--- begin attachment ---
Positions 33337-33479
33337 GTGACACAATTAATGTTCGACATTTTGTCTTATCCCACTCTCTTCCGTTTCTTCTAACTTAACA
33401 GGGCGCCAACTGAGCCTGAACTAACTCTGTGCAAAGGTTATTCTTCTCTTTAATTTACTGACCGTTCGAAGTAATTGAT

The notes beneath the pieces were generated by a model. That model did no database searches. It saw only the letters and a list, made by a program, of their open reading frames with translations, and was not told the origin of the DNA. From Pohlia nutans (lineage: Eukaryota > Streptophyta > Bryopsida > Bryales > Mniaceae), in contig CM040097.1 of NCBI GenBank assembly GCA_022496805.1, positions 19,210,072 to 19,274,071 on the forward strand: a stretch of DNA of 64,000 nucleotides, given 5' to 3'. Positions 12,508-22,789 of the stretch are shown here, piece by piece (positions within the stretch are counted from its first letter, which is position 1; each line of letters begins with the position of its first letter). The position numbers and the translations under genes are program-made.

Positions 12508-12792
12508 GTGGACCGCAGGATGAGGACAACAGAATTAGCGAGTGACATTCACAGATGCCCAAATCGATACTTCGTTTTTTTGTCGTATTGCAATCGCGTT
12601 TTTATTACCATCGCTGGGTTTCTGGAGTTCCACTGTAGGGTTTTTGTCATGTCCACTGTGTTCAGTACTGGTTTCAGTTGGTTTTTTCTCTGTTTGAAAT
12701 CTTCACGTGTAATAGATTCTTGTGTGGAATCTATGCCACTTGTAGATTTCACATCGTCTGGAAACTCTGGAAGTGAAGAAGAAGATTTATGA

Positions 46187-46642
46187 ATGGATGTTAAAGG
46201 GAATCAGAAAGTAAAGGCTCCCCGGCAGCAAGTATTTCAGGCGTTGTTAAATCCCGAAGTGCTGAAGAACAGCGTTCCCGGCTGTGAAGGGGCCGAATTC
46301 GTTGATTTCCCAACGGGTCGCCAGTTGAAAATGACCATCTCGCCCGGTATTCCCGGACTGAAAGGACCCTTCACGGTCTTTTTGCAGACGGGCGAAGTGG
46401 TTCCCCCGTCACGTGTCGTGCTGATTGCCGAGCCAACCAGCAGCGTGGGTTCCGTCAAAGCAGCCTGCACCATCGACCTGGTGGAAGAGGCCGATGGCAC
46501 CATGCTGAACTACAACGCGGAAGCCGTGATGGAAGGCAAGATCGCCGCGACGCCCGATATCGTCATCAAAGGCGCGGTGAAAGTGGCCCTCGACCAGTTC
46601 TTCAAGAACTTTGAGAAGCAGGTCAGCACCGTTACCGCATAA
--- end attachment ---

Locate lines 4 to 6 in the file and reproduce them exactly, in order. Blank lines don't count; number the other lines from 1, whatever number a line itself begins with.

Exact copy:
The notes beneath the pieces were generated by a model. That model did no database searches. It saw only the letters and a list, made by a program, of their open reading frames with translations, and was not told the origin of the DNA. From Pohlia nutans (lineage: Eukaryota > Streptophyta > Bryopsida > Bryales > Mniaceae), in contig CM040097.1 of NCBI GenBank assembly GCA_022496805.1, positions 19,210,072 to 19,274,071 on the forward strand: a stretch of DNA of 64,000 nucleotides, given 5' to 3'. Positions 12,508-22,789 of the stretch are shown here, piece by piece (positions within the stretch are counted from its first letter, which is position 1; each line of letters begins with the position of its first letter). The position numbers and the translations under genes are program-made.

Positions 12508-12792
12508 GTGGACCGCAGGATGAGGACAACAGAATTAGCGAGTGACATTCACAGATGCCCAAATCGATACTTCGTTTTTTTGTCGTATTGCAATCGCGTT